SUGAR: DOES IT CAUSE CANCER


We all know that cigarettes are the ultimate unhealthy, cancer-causing evil of human indulgence and no reasonable person would, say, allow their 5-year-old to smoke. But what if giving your kid a cookie or an ice cream cone is just as bad?
In a recent New York Times Magazine article, health investigator Gary Taubes raised the question of sugar’s toxicity after seeing a lecture given by Robert Lustig of the University of California, San Francisco, a leading expert on childhood obesity and a specialist in pediatric hormone disorders.
Lustig asserts that sugar is responsible for the massive increase in obesity, type 2 diabetes, heart disease, and many cancers in America—and not just because of everyone’s favorite ingredient of evil, high fructose corn syrup. Lustig says that all forms of sucrose—beet or cane sugar, regardless of color—are every bit as harmful to humans as high fructose corn syrup.
So, just how alarmed should we organic-pop-drinking, brown-rice-marshmallow-treats-with-organic-cane-sugar-eating people be? Is it possible we’re poisoning ourselves and our kids, even as we assume we’re making healthier
sweetener choices?
The Science of the Sugar Bowl
Taubes tells us it is basic chemistry that blows the real-sugar-is-more-healthy-than-HFCS idea out of the water. They are virtually identical in terms of the way they are processed in the body. Refined sugar is one molecule of glucose bonded to one molecule of fructose, to make a 50/50 split. HFCS is 45% glucose to 55% fructose—close enough to make no difference in terms of how the body reacts to each.
So, if we’re being told that HFCS’s effect on our bodies causes disease and obesity, and there is no difference in the way our bodies metabolize it than if we were consuming real sugar, then you may want to take a step back and look at your consumption of real sugar as well.
Does My Liver Look Fat In These Pants?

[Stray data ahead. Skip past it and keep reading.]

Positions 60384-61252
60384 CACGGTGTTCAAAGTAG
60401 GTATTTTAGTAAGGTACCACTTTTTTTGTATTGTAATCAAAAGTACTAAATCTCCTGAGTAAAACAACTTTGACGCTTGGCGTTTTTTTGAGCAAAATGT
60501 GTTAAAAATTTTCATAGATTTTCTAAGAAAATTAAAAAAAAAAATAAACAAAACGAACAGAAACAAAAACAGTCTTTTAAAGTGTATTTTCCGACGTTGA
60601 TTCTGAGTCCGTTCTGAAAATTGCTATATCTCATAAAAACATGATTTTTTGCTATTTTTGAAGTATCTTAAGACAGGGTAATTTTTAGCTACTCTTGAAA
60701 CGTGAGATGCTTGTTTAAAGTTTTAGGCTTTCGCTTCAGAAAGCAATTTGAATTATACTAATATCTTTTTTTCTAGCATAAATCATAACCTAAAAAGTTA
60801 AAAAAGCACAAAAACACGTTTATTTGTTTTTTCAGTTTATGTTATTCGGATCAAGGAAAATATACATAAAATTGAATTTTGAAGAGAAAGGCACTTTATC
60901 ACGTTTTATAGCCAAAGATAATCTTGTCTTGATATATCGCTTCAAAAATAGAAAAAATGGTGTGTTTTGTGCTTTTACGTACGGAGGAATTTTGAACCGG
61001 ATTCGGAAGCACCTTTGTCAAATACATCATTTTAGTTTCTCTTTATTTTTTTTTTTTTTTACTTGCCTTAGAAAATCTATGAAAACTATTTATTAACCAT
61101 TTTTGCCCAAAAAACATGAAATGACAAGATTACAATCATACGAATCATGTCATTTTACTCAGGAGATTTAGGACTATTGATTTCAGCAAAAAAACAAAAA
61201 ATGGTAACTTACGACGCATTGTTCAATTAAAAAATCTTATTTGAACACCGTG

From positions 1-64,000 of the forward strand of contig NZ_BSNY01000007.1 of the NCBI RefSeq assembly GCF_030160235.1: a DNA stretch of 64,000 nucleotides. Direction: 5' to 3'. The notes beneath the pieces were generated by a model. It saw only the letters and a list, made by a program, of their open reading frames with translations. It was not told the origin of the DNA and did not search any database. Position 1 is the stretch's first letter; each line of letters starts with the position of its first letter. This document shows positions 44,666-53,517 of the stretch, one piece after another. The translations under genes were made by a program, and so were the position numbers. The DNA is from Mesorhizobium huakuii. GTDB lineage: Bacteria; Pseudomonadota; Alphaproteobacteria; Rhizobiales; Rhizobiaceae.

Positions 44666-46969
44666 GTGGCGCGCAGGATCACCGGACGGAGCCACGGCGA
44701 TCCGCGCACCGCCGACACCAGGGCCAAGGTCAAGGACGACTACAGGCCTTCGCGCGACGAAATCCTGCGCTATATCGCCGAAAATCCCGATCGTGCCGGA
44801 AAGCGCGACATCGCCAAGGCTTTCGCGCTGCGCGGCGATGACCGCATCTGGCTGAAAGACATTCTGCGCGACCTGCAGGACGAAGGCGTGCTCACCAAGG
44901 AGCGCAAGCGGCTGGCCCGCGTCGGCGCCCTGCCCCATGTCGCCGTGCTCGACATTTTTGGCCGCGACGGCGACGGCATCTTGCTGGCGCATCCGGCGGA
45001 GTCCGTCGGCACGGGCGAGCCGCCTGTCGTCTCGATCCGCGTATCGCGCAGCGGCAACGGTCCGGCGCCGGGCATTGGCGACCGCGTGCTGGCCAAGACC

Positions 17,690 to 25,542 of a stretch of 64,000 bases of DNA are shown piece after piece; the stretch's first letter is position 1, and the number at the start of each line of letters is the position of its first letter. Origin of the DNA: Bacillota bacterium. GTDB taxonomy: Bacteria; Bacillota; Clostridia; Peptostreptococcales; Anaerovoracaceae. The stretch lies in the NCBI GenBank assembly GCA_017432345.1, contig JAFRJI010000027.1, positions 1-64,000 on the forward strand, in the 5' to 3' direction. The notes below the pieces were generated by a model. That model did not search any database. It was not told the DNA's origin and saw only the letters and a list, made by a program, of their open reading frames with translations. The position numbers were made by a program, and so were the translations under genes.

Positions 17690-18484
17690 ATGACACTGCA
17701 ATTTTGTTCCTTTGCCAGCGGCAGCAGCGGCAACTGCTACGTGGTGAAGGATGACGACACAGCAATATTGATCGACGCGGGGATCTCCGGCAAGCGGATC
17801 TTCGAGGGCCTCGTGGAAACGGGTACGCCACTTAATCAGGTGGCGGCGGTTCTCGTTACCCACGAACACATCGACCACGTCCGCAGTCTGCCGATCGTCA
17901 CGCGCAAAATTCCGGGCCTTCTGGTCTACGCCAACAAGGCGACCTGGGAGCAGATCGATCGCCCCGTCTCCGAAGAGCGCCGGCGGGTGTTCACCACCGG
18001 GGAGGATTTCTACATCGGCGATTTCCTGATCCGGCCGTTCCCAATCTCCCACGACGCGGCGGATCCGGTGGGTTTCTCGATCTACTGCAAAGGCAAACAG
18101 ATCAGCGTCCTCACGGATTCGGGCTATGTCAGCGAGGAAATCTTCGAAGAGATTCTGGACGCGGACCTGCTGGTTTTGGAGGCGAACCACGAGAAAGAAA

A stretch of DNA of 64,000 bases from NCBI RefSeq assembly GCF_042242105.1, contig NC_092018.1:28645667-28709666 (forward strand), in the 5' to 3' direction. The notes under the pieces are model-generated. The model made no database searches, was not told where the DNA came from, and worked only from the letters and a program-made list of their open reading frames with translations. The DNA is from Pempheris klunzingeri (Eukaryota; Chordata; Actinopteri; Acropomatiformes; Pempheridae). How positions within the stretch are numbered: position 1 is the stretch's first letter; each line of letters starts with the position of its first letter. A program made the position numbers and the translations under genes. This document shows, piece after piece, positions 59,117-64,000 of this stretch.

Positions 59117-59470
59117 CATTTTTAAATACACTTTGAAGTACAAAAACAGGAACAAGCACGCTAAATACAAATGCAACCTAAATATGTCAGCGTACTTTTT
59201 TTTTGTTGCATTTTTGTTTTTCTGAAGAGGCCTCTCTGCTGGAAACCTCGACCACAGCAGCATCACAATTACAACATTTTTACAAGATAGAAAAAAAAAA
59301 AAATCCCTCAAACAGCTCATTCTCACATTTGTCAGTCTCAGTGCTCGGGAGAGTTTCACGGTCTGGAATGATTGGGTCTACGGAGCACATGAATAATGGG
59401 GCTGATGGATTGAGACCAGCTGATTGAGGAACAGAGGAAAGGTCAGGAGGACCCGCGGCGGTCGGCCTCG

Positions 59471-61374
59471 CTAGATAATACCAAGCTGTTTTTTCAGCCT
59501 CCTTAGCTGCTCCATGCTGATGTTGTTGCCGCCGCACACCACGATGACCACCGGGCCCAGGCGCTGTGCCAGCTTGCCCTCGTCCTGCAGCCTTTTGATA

It isn’t just the empty calories of foods with sugar (whether refined or HFCS) that is the problem, according to Lustig. The key is in the way that the body metabolizes the fructose—a component of all sugars that is not present in other starches like potatoes and bread.
Fructose is metabolized mostly in the liver, whereas glucose is metabolized in all the body’s cells. In lab rats and mice, when the liver gets a big enough shot of fructose, it converts it to fat and induces insulin resistance.This is what makes it so dangerous if it does the same thing to humans, and the evidence says it does.
Metabolic Syndrome: Dark Lord of the Disease
Studies in the 1970s showed that the consumption of sugar raises triglycerides (fat), which is a risk factor for heart disease. Sugar was also directly linked to type 2 diabetes. Since then, scientists have found that a condition called metabolic syndrome may be the most significant risk factor for heart disease and diabetes.
Metabolic disease is characterized by abdominal fat and insulin resistance, both of which are directly linked to sugar consumption. Insulin resistance is caused by a fatty liver, which is caused by metabolizing too much fructose.
Where is Cancer in All This?
Since 2004, researchers have also found strong links between obesity, type 2 diabetes, and many cancers. According to the NY Times article, “most researchers will agree that the link between Western diet or lifestyle and cancer manifests itself through this association with obesity, diabetes and metabolic syndrome — i.e., insulin resistance.”
The key is that insulin resistance causes the body to secrete more insulin, which promotes the growth of tumors. Cancer cells, in effect, feed on insulin, using it as fuel to grow and spread.
Must We Put Down the Doughnuts?
The good news is that, in lab research, when rodents with fatty livers stopped eating fructose, their livers returned to normal and their insulin resistance went away. More studies need to be done to prove the link in humans, as well, but the correlation between high sugar intake and disease in humans is strong enough that more scientists are focusing on the question.
Meanwhile, if fructose makes the liver fatty and creates insulin resistance, which causes obesity, type 2 diabetes, heart disease, and feeds cancer, you may want to examine how big a part it plays in your diet. And yes, if you care about your health, you should probably put down the doughnuts.

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